Keeshana and Jordyn found ways to carry the Gospel to others without going to a foreign country.
Keeshana looked at her friend Jordyn who was sitting cross-legged on the bedroom floor. “I don’t know, Jordyn. I really meant it when I said that I want my feet to take me wherever God wants me to go. But I just don’t see how we can possibly be missionaries right here in our own little town. I meant I wanted to go to a foreign land to work for God.”
A slide program on the missionary work in Peru had been the evening feature at the girls’ church, and the memory of those eager faces had made a deep impression on both of them. Now they sat in Keeshana’s bedroom, discussing what they had seen and heard.
“Keeshana, you don’t have to go to Peru. You don’t have to go far away at all. Your feet can take you all over our town. There are all kinds of things we can do for the Lord here.” Keeshana still looked dubious. “But Jesus said in the Bible that we should go into all the world and spread the Gospel. Our town couldn’t be what He meant.”
“Why not? Someone has to tell the people here about Jesus. Look at Mrs. Wilson across the street. She never goes to church. I wonder if she knows anything about God at all. And then there’s Mr. Talbot, our Social Studies teacher. He said right out that he had big question marks about the effectiveness of a religious experience. Doesn’t it say somewhere in the Book of James that our faith will show through our works? We should do our best to spread the Good News wherever we are!”
The following week at school, Keeshana dashed up to Jordyn as she opened her locker to get her lunch. “Save me a place in the cafeteria. I’ve got something to tell you!” A few minutes later, between bites of a Nutella sandwich, Keeshana bubbled out her news. “You were absolutely right, Jordyn. Our feet don’t have to take us to faraway places before we can work for God. I decided to watch for opportunities right close to home, and I have two to tell you about.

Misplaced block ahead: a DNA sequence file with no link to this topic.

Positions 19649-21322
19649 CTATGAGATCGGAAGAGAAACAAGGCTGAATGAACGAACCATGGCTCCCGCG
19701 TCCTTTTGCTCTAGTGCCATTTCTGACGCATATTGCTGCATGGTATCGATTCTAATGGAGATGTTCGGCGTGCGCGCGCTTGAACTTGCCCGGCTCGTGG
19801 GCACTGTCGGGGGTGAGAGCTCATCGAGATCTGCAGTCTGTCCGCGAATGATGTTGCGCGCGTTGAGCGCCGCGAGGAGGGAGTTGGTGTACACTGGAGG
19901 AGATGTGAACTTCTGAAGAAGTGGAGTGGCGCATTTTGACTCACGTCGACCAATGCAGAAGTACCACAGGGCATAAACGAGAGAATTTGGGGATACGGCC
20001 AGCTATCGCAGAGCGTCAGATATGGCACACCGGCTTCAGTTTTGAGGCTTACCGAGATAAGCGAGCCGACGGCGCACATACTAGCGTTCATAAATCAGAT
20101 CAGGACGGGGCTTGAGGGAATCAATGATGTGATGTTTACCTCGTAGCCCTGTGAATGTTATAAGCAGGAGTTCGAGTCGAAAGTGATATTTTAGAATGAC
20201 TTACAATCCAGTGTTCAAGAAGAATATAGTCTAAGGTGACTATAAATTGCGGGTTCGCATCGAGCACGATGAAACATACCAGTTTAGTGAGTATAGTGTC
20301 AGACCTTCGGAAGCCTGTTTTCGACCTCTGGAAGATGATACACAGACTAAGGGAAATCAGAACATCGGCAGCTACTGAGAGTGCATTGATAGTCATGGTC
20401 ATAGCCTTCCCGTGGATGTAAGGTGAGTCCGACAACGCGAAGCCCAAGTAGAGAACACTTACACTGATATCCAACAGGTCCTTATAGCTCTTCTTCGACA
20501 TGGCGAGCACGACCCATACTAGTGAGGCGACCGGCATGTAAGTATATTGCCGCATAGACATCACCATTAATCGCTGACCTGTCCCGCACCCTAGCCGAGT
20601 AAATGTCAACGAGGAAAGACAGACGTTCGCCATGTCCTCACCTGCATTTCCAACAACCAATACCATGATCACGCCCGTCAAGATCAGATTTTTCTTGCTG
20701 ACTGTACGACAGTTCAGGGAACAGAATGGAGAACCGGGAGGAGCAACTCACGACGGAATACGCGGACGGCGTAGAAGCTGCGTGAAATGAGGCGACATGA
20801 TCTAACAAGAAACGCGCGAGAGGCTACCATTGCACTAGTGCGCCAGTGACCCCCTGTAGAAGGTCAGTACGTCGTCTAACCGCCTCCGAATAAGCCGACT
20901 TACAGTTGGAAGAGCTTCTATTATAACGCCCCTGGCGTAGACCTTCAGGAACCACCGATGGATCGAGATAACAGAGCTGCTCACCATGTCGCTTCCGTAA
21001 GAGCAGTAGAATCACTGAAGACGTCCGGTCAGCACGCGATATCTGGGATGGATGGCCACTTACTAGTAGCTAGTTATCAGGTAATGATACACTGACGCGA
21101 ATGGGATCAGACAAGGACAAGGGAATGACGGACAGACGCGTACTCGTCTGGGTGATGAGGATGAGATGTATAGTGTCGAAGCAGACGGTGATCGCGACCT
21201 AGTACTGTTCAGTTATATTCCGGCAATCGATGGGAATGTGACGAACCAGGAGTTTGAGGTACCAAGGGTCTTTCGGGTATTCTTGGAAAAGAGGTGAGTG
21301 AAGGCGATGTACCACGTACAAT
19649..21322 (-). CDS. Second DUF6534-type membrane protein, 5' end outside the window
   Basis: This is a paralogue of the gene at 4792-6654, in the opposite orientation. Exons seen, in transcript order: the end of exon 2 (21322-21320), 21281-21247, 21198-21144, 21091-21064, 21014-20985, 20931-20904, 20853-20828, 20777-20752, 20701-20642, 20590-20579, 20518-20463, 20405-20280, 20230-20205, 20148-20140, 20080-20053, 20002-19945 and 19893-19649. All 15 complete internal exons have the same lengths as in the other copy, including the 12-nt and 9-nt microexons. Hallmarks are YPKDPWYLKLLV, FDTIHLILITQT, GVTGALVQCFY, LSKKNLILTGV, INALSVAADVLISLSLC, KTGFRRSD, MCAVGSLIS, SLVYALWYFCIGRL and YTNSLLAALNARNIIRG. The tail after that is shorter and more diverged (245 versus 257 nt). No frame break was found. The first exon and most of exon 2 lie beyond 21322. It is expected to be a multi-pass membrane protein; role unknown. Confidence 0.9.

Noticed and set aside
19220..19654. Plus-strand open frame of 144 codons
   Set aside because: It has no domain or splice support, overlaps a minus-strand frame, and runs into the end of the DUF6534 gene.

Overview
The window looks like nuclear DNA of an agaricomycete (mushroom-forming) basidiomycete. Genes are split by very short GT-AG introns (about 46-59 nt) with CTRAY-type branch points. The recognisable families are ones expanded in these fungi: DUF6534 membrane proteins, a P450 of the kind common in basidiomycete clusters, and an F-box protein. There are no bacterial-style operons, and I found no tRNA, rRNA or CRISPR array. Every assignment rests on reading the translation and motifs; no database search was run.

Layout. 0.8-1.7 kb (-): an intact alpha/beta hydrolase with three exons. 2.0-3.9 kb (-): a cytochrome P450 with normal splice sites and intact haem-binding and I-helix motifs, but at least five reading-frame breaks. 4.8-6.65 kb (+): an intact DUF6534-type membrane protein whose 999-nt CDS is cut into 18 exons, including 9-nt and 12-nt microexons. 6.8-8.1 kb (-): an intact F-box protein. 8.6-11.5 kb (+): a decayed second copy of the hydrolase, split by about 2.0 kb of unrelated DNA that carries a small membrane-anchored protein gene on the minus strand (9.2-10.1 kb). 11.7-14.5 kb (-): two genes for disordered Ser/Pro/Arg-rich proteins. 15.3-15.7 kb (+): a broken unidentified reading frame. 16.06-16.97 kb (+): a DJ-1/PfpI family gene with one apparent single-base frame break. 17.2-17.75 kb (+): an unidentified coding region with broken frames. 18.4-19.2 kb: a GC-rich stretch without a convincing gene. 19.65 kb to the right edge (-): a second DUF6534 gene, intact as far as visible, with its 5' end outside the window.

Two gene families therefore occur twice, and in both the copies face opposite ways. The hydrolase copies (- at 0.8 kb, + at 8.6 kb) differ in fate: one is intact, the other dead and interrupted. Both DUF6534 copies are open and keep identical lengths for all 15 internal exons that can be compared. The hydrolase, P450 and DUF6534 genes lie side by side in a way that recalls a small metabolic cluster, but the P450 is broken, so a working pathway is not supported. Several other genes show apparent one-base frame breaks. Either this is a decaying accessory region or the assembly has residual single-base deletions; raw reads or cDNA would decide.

“The very next day after we talked, I decided to walk over and see Ariel Johnson—you know her, she came to Sunday school once or twice. But I haven’t seen her there in a couple of months. We just chatted for a while and she seemed really glad to see me. After a bit I casually mentioned that we had missed her at Sunday school, and you know what I found out? Her mom got a part-time job on the weekends, so Ariel has to watch her little sister on Sunday mornings. She had walked to church the times she came, but it’s too far for her sister. I told her if that was the problem we’d be glad to give them a ride. We drive, and it’s right on our way. So she is coming next Sunday!”
Jordyn smiled. “Can this be the Keeshana who thought she was going to have to go to India or China? Ariel is only a few blocks away, so you didn’t have to travel far at all, did you?”
Keeshana grinned back. “That’s not all, either. Brother Erik called last night after dinner and invited me to go with a group of young people to the Wygate Nursing Home on 42nd Street. We’re going to sing to the folks there next Sunday afternoon. He asked me to see you at school and ask if you’d like to go too. I guess he called your house, but no one answered.”
Jordyn’s eyes lit up. “Oh, I’d really like to. I’ve never gone before.”
“I did once, and it was really cool. The people there enjoy the singing and visiting with us.”
Jordyn swallowed her last bite of cookie and put her napkin on the tray. “What time do we go? Who’s taking us?”
Keeshana chuckled. “Here’s a chance for us to use our feet. We leave from the church at two and we walk. It’s only sixteen blocks from there to the home.”
“But that’s so far! Why don’t they get someone to drive a van?”
“Oh, Jordyn, the walk will do us good! C’mon . . . you were preaching to me about using our feet for the Lord.”
“I’ll go,” Jordyn said as she stood up. “But right now I think our feet had better carry us to our typing class, or Mrs. Bertram will be marking us tardy!”